An Eco-sustainable World
InsectsSpecies Animal

Luciola italica

Luciola italica

The Italic Firefly (Luciola italica L. 1767) is a beetle belonging to the Lampyridae family.

Systematics –
From a systematic point of view, it belongs to the Eukaryota Domain, Animalia Kingdom, Subgenus Eumetazoa, Superphylum Protostomia, Phylum Arthropoda, Subphylum Tracheata, Superclass Hexapoda, Class Insecta, Subclass Pterygota, Cohort Endopterygota, Superorder Oligoneoptera, Coleopteroidea Section, Coleoptera Order, Suborder Polyphaga, Infraorder Elateriformia, Superfamily Elateroidea, Family Lampyridae, Subfamily Luciolinae, Tribe Luciolini and then to the genus Luciola and to the species L. italica.

Geographical Distribution and Habitat –
The Italic Firefly is present only in Italy and in the Western Balkans where it needs completely dark environments to survive because street lamps and light pollution in general hinder or even prevent the encounter between the two sexes. Its habitat is also represented by wet and limestone areas where it feeds mainly on snails.

Morphology –
The Italic Firefly is recognized at the adult stage to have the males are winged, with a long and slender body, with an average length of 5-9 mm but which can exceed even the centimeter. These are able to fly about a meter from the ground or to rest on stems. The females have a slight sexual dimorphism, are rarer, are winged, but have a more squat and short body and live normally on the ground barely hidden by the grass.
Both in males and females the pronotum does not completely cover the head and may present a central reddish spot. The elytrons are dark brown and cover the whole body. In the ventral part, the terminal part of the abdomen is white and it is in this area that, through biochemical reactions, there is the emission of light.

Attitude and biological cycle –
Luciola italica is an insect that, at the adult stage, has the purpose of reproducing while the nutritive phase is relegated almost exclusively to that of the larval stage.
The larvae, in fact, for feeding, prey on snails and slugs that hold with the powerful jaws while injecting into their body a digestive liquid that reduces them to pulp. With this system the larvae can gradually feed on preys much larger than themselves.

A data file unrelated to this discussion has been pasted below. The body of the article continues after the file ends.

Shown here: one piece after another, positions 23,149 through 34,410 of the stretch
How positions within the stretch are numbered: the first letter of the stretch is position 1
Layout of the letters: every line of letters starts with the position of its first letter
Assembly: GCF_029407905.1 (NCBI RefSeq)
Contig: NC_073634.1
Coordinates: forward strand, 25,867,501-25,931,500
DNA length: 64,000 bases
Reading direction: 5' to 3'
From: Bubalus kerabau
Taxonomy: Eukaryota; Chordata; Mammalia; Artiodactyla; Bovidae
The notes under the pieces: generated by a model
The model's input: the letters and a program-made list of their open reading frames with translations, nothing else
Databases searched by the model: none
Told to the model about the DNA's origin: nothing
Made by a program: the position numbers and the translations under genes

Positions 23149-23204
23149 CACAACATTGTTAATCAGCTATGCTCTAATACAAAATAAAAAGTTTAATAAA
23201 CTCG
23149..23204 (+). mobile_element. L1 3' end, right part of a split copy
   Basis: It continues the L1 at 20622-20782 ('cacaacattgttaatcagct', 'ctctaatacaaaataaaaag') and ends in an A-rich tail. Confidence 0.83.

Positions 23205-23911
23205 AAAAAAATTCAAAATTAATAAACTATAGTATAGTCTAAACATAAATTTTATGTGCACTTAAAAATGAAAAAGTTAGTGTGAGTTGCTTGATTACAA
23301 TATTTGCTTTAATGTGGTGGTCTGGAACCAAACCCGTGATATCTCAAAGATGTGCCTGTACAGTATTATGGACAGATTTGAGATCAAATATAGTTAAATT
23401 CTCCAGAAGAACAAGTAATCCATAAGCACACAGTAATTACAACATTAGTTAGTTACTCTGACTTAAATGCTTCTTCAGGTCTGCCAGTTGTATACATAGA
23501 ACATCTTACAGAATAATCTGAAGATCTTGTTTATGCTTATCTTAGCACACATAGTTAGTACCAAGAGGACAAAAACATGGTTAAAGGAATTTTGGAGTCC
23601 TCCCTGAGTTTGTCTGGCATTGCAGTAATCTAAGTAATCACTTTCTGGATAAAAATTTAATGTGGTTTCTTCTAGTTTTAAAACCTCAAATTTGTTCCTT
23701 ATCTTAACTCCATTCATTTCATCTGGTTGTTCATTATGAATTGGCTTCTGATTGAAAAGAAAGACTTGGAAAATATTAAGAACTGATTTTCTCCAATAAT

After reaching the stage of maturity, after some wetsuits, we arrive at the adult stage which, between the end of May and June, begin to mate.
During this phase the females prefer to wait for the mate on the stems of the plants, responding to the luminous calls they emit. The fact that this insect emits light is closely linked to the reproductive phase.
The light emission of the two sexes is different between the two sexes but also according to the different species. Normally the male emits light intermittently while the female in a more continuous manner. Light is produced in the period from twilight to night.

Ecological Role –
Italic Firefly, like other fireflies, plays an important role in controlling snails and limacids especially in those areas where agricultural production conditions are perfectly agroecological. In very polluted environments, due also to the use of pesticides or to the excessive presence of brightness, which interferes with the coupling phase, the population of these insects drastically decreases until it disappears.
In these conditions the balance of the ecosystem is broken to the advantage of their preys which are struggling with other pesticides to be contained.
Furthermore the presence of water is important for the ecological balance of this species and for the reproduction phase. In fact, in order for the chemical reaction that allows the bioluminescent organ to function to occur, the presence of wet habitats is necessary.
The light emitted is due to the oxidation of the luciferin photogenic substrate to oxyluciferin, which occurs in the presence of oxygen thanks to the catalysis operated by the luciferase enzyme. It is a cold light, whose wavelength fluctuates between 500 and 650 nm. The intensity instead varies according to the species (there are around 2000).

Guido Bissanti

– Wikipedia, the free encyclopedia.
– Russo G., 1976. Agrarian Entomology. Special Part. Liguori Editore, Naples.
– Tremblay E., 1997. Applied entomology. Liguori Editore, Naples.

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